View From My Dorm, Mancora
Not a bad view to wake up too...
a night in - especially when you're just chilling on the beach - is a much more comfortable and enticing proposition nowadays. I think this is called getting old...
In fact, the most exciting thing to happen to me while in Mancora - if you can call it "exciting" - was also the most gutting moment of the trip so far.
The main town of Mancora is about a fifteen minute walk along the beach from the hostel and it was on one of the walks back that (relative) tragedy struck.
There is a stretch of beach where the water comes right into the shore at thigh height, during high tide. However, when the waves go out again, you have about a ten-second gap to gap it across the stretch before the next wave comes in. Walking along the beach with Becca, an American girl also staying at the hostel, machismo got the better of me and rather than taking the road back to the hostel, I wanted to sprint across the stretch and continue walking along the beach.
Well, I made it over to the other side easily enough - only to realise that my phone was no
View From My Balcony, Mancora
The main hut where the hostel's common area is located is just ahead - behind it is the beach.
longer in my pocket. In horror, I look back at the stretch which I had just passed - the next wave had just come in and had swallowed up that entire stretch of beach. I desperately walked back over, looking at the sand, looking among the rocks, getting pummelled by wave-after-wave as I prayed that by some miracle, I would find my phone still alive. It was hopeless. The sea had claimed it and is now somewhere in the Pacific Ocean. I never saw my iPhone 6 again.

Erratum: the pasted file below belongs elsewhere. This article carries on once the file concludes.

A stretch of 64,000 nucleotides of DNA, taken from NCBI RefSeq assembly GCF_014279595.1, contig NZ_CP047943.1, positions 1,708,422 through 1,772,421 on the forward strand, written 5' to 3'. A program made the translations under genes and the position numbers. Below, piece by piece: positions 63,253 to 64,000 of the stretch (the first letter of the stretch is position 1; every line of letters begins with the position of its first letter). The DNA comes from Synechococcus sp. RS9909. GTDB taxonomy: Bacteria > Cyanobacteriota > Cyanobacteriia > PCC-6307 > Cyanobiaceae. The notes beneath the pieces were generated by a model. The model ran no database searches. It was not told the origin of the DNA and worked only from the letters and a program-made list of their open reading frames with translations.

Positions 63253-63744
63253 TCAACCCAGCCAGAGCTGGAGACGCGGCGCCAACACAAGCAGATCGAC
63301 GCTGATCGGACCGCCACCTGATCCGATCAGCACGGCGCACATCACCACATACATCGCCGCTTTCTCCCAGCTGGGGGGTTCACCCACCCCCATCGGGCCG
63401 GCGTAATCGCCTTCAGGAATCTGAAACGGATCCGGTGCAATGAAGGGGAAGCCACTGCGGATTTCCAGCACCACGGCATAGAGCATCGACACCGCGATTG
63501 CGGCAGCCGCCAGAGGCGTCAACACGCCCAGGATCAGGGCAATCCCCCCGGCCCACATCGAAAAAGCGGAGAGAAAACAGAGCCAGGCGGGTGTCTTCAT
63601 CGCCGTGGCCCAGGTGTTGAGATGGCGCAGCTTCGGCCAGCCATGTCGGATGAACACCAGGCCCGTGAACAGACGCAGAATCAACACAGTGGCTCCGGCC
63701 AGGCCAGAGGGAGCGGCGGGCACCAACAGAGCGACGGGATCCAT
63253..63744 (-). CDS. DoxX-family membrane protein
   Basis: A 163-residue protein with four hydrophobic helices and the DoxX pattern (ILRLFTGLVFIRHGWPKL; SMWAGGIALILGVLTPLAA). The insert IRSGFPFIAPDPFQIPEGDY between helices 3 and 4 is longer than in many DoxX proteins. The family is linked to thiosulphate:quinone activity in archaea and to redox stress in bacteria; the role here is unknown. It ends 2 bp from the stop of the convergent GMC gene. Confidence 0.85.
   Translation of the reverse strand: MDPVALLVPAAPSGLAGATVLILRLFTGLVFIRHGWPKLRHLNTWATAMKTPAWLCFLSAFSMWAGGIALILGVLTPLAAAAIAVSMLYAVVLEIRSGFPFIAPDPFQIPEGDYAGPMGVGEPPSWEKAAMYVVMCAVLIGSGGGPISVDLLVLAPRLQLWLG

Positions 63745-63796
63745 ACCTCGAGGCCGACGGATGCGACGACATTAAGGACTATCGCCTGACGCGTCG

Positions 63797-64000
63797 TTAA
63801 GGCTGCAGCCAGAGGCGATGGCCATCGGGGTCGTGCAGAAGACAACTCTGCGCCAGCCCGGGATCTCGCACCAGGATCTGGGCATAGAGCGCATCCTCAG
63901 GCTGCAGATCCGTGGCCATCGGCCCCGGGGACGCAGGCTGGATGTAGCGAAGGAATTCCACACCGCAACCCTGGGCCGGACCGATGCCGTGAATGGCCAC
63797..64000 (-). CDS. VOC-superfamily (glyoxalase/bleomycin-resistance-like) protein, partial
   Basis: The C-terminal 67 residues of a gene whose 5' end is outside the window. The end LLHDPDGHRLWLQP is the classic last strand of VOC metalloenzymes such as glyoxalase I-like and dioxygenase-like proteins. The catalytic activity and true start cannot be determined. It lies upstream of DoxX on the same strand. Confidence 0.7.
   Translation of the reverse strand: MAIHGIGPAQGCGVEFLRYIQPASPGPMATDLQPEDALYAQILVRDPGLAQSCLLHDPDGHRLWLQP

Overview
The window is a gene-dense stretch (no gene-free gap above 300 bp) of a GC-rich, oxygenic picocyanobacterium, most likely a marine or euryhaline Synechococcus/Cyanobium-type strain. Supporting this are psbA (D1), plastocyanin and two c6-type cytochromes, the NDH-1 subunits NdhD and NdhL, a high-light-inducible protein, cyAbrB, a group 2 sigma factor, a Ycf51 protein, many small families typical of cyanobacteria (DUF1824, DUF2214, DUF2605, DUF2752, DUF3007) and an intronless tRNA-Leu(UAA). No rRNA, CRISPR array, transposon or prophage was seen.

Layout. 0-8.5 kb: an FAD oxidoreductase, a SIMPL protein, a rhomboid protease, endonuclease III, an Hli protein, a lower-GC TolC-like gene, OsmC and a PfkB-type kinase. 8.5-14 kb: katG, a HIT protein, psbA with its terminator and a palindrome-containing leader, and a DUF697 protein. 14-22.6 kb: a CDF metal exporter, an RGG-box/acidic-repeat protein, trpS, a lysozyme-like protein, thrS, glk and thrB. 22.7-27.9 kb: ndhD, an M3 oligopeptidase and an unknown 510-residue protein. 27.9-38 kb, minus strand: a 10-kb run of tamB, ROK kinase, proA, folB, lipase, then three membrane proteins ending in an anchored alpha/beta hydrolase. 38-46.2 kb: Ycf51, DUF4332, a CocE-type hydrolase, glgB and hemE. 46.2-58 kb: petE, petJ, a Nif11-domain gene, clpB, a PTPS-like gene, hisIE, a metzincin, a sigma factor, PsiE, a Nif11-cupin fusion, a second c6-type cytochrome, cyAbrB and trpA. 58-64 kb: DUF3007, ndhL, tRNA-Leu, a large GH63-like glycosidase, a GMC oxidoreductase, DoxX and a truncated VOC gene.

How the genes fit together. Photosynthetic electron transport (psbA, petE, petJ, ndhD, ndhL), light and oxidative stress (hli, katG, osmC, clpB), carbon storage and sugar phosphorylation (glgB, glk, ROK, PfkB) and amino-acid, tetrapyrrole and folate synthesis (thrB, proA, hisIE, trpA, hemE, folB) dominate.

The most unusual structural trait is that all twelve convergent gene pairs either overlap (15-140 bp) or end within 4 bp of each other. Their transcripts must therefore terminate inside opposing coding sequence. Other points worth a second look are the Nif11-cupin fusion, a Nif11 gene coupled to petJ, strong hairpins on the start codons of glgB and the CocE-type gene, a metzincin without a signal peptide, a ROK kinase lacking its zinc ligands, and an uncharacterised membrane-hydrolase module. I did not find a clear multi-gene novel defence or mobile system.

I was remarkably calm and philosophical in the immediate moments after my loss. I was probably still in shock and disbelief.
"Even if I had found it, it would have been f*cked anyway."
"I knew that I would probably lose something valuable at some stage, so I was expecting. I guess it has now happened. It was always going to happen", I kept telling Becca and myself.
It was only in the hours following that I realised the extent of my loss - those were the moments when I had my head in my hands. Those were the moments when I realised how much it would now cost to replace, that I'd
Peruvian Hairless Dog
These dogs have almost no hair and are known to have a higher body temperature than normal dogs.
have to make an insurance claim, that I wouldn't have music for the long bus rides ahead, that I was now without my Lonely Planet, that I was now without my Spanish-English dictionary, that I now couldn't contact people via WhatsApp, that I now didn't have Google Maps to help get me places and that I now didn't have a handy pocket camera to take random photos. It was in these moments that I came to realise just how dependent I was on my phone. It was everything.